The Origins of Law School Examinations-No Joking Matter

The Origins of Law School Examinations-No Joking Matter

In early 1870, President Charles Eliot of Harvard College invited New York lawyer Christopher Columbus Langdell (HLS 1853) to teach at the Law School; in September of that year he became its first Dean.

olvwork278617Over the next decade, Langdell instituted sweeping changes: students would be admitted only if they already possessed an A.B. or had passed a rigorous entrance examination; the course of study for the LL.B. was lengthened to three years; and no degrees would be conferred unless candidates had completed comprehensive examinations in each subject.

Most revolutionary of all, he introduced the case method of instruction, which requires students, with the guidance of the professor, to derive the principles of law from an analysis of appellant decisions. Langdell himself was the author of the first law casebook, Cases on Contracts (1871).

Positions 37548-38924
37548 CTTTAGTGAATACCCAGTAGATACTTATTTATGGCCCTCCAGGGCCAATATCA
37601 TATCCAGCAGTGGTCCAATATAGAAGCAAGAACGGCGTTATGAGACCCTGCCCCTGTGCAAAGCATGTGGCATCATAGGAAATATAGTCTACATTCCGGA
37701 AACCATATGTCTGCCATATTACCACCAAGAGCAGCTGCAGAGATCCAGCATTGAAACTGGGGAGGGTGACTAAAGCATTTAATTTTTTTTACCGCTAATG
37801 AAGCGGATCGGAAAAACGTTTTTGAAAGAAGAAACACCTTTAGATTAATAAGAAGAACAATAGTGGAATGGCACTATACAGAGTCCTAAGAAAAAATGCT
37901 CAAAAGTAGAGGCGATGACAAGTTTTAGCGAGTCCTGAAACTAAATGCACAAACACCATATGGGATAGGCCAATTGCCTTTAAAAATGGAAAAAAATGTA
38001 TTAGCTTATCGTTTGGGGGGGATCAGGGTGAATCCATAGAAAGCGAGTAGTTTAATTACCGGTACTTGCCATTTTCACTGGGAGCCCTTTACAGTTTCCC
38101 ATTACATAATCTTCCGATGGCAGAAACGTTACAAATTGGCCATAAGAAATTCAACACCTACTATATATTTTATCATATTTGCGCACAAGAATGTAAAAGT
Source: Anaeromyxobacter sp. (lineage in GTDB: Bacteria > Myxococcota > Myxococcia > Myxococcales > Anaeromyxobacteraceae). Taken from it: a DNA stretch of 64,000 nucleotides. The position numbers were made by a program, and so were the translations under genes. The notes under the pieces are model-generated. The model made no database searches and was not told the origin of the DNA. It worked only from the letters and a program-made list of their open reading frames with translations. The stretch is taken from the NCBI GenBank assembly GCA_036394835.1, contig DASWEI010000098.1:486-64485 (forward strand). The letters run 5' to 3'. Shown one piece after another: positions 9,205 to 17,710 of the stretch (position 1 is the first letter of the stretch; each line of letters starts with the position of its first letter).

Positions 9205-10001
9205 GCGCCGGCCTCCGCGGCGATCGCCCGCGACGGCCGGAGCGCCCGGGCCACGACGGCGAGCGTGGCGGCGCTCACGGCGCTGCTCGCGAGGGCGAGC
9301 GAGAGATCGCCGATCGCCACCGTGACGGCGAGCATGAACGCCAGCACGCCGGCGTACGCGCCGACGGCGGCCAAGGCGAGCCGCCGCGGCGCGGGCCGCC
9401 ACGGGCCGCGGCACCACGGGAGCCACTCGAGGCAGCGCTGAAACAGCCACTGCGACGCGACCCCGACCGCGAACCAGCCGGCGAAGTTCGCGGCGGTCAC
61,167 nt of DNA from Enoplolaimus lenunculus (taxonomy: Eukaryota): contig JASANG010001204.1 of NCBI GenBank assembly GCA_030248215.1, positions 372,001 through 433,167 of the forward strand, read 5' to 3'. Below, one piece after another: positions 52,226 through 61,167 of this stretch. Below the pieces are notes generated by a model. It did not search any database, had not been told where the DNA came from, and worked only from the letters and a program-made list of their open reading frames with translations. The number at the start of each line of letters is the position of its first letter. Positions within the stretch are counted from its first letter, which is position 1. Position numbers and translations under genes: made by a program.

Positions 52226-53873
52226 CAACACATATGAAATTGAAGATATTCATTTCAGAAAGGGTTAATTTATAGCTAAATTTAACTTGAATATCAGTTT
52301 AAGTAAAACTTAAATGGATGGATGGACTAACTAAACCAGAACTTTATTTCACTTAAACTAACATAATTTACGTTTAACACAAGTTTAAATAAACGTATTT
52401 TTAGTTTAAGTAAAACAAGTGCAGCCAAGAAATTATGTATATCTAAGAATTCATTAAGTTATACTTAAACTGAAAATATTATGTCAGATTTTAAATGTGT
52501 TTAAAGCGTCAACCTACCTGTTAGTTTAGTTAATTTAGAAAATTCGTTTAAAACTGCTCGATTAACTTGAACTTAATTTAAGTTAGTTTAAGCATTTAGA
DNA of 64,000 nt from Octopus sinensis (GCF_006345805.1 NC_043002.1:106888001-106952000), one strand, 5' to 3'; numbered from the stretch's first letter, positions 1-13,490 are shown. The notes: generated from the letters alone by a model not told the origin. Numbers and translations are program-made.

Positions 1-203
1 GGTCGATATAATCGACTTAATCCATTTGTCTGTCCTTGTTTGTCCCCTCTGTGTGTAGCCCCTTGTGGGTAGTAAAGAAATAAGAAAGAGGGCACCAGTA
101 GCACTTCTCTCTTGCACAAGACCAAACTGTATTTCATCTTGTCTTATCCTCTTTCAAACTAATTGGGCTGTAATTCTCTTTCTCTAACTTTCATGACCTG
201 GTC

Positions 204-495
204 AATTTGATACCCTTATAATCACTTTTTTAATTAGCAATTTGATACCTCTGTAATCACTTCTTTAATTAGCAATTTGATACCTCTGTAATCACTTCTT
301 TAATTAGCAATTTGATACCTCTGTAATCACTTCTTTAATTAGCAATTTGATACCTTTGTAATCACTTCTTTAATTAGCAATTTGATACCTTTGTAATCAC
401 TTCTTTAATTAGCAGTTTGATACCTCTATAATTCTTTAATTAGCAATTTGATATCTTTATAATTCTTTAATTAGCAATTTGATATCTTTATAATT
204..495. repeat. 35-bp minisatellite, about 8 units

Langdell had been Dean for less than a year when the first examinations were administered in 1871—they have been given every year since. He also insisted that the examination questions themselves be printed, and in the succeeding dozen decades the Harvard Law School Library collected and bound the exams given each year in all of the School’s courses.

These examinations are now in the process of being digitized and the first batch is accessible here.

For first year students in the academic year 1870-71, exams were give in Property, Contracts, Torts, and Criminal Law. Here is the examination in general contracts that Langdell taught using his own casebook:

 

Christopher Columbus Langdell, HLS Library
Legal Portrait Collection, photograph on paper.